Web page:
In this article I basically seek answers to these two questions:
- Can a goaltender impact shot misses?
- How does this affect current goaltender metrics?
But before we get to that point, we need to answer a wide variety of questions. In this piece I’m solely looking at 5v5 data, and the shot information is found via Evolving-Hockey’s PBP query.
I’ve defined miss% as the number of misses per unblocked shot attempt (fenwick). So, to answer question 1 we need to determine who is responsible for the miss%.
The randomness of shot misses
Before we can talk about responsibility, we need to determine if shot misses is a completely random occurrence. If shot misses are random, we should see the miss% regress towards league average with a big enough sample size.
I don’t want to spend too much time discussing whether shot misses are random, because clearly they are not. Others have already shown this, so I will simply use this graph as an indication. It shows the miss% of goaltenders in one year (x-axis) compared to the miss% the following year. The minimum requirement is 500 fenwicks against in both seasons.
It clearly shows that miss% is somewhat repeatable from year to year. In other words, shot misses are not just some random occurrences, so next step is to find out who is responsible for these shot misses.
Who causes shot misses?
Other than simple variance shot misses can come from 3 different parties:
- The offense: Shooters being bad at hitting the net, shooters taking shots in bad situations or even shooters shooting wide on purpose.
- The defense: Forcing shots from bad situations, defending shooting lanes so it’s more difficult to hit the net or putting pressure on the shooter by being close.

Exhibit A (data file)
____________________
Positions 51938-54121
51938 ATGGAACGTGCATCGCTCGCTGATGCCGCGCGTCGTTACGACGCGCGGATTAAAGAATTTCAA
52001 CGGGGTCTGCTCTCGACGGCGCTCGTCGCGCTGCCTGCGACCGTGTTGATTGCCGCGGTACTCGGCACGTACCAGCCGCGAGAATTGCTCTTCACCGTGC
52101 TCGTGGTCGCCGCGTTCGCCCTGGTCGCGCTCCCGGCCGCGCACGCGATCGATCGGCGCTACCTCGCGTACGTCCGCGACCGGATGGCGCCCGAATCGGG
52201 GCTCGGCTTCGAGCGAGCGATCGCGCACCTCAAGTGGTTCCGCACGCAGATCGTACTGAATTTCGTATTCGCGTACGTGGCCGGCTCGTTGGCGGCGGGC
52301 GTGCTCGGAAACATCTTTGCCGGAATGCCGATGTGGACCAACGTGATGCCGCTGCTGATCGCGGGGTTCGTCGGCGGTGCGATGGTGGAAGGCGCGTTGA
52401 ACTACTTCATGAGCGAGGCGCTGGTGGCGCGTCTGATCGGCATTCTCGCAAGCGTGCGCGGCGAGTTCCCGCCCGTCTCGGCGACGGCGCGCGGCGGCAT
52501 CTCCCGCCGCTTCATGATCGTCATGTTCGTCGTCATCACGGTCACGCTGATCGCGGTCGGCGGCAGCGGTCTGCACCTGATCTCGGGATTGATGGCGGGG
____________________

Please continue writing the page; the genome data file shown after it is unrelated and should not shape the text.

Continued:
- The goaltender: Leaving very little open net to shoot at, thus making it more likely that the shooter misses the net.
If we only look at shot misses from the perspective of the goaltender, we can probably ignore the offensive contribution, since the goaltender will see a lot of different offenses/shooters, so this should more or less even out over time. But before we look specifically at goaltenders, let’s look at the bigger picture.
Macro perspective – The league
Are there any leaguewide trends, when it comes to shot misses?
Here’s how miss% have evolved over time in the league. The graph shows the miss% of forwards, defenders and combined. The x-axis is the season – year 8 means season 07/08 and year 20 means season 19/20.
We see two interesting trends here. First of all, defenders generally miss the net more often forwards, and secondly defenders seem to be missing the net less and less.
Intuitively, it makes sense that defenders miss the net more often than forwards, since they generally shoot from a greater distance. This fact is interesting, because it likely means shooter composition plays a role in shot misses. How big a percentage of the shots are taken by defenders?
The next graph shows just that. How big a percentage of shots are taken by defenders leaguewide over time?
We see a clear increase in defender shots. 10-15 years ago, around 1/4 of all shots were taken by defenders. Today that number is closer to 1/3.
The final thing, I want to look into at the macro level is shot type. Let’s start by looking at miss% for the different shot types:
Here we see that the miss% is relatively stabile over time, and that slap shots tend to miss the net more often than snap shots and wrist shots.